Chanting “Tuition is way too high. Why nine? Why nine?” and holding signs, UW students came out in support of the #Why9 movement to protest the nine per cent tuition increase for international students at the Feb. 22 senate meeting. The movement was started by the Waterloo Public Interest Research Group with the intention to rally greater support for international students and to confront the Board of Governors (BOG). </p>
At the meeting, undergraduate student senators presented the board with two motions. According to a post made on the #Why9 Facebook group by organizer Filzah Nasir, the first was to “recommend that the BOG reverse this year’s nine per cent fee increase and another [was] to look at a sustainable tuition framework.”
According to Feds VP education Stephane Hamade the sustainable tuition framework proposal would increase tuition by a predictable amount.
As an undergraduate student senate representative Allyson Francis explained, the framework would be “just a guarantee [of] the percentage that the students can expect their tuition to increase while they are here, so that way they can predict what budget they would need for their overall education.”
Despite the presence and testimonies of protestors, senate members voted no.
“We’re disappointed in the decision, obviously, but it’s not unexpected, so we said that our goal is to get this fee increase reversed by April,” Nasir said. “There was a really strong turnout and a lot of students are disappointed in the [administration’s] decision to not listen to them and respect what they were asking for and they want to take this further.”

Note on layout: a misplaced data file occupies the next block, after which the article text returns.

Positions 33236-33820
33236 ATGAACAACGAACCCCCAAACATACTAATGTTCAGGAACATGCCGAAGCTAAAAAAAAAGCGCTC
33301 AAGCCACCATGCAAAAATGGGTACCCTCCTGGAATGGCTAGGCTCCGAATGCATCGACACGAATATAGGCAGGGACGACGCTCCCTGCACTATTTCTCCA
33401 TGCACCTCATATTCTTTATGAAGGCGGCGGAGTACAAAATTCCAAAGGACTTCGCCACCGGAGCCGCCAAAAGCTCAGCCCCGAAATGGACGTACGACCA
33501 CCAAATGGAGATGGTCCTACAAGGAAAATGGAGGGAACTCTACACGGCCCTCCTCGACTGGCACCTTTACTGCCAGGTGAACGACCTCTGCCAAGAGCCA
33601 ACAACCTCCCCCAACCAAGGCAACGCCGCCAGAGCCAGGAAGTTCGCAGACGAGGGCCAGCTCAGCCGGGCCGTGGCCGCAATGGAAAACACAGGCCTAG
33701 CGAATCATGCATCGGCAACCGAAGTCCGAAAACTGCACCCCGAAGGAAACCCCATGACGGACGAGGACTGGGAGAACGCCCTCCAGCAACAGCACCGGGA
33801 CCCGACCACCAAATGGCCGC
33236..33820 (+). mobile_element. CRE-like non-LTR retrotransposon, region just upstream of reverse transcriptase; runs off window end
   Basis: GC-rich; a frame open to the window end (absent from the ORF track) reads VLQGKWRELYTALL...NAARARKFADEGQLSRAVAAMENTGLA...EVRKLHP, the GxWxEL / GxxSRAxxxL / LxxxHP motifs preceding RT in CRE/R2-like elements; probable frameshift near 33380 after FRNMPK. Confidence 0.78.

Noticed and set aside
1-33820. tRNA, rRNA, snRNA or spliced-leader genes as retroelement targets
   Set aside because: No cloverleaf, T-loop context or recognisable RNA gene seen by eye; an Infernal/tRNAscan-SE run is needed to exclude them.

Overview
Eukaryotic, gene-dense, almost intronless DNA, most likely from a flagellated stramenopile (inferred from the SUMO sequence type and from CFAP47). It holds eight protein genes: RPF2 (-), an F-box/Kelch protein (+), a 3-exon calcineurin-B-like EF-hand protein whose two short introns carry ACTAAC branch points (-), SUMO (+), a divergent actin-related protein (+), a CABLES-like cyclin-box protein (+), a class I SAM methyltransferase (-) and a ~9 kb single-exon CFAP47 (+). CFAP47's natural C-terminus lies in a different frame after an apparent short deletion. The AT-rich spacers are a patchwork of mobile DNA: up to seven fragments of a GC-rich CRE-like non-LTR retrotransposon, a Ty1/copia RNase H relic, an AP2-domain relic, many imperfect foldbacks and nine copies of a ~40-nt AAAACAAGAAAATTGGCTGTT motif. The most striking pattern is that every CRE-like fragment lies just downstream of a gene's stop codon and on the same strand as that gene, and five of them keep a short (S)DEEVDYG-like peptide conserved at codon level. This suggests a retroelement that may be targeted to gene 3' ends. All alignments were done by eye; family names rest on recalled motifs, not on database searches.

Prior to the senate vote, Mugue Kiragu, a fourth-year science international student, addressed the senate members with the challenges international students would face with the increase.
“What improvements in quality should international students expect to receive from being the target of a fee increase that is four times the rate of inflation. For many of us, the reputation of the school that we attend grows higher and higher with tuition fees,” Kiragu said. “I think when you’re benchmarking Waterloo’s degree to another degree, I think it’s important for us to learn why you think it’s valued so highly, and I think part of the value is not just how [international students] perceive the value, but it’s also how we experience the value.”
He then explained that tuition increases for international students can be especially compromising for those who have to leave UW due to increased tuition. With each move, they must navigate the bureaucracy found within the Canadian government. It can also be challenging to match UW’s specific program and credits at other institutions.
Mainly, he is optimistic for further communication between the university and international students.
“The communication aspect was going to be the best thing that comes out of it, so [it is unfortunate that] the motion was defeated because price shocks are never a good thing,” Kiragu said.
Nasir hopes to meet in upcoming weeks to further discuss how students want to address the tuition increase.
“The goal is to let the university know that we’re not letting go of this. We’re not going to because there’s no guarantee that they won’t do this again next year and that the year after that.”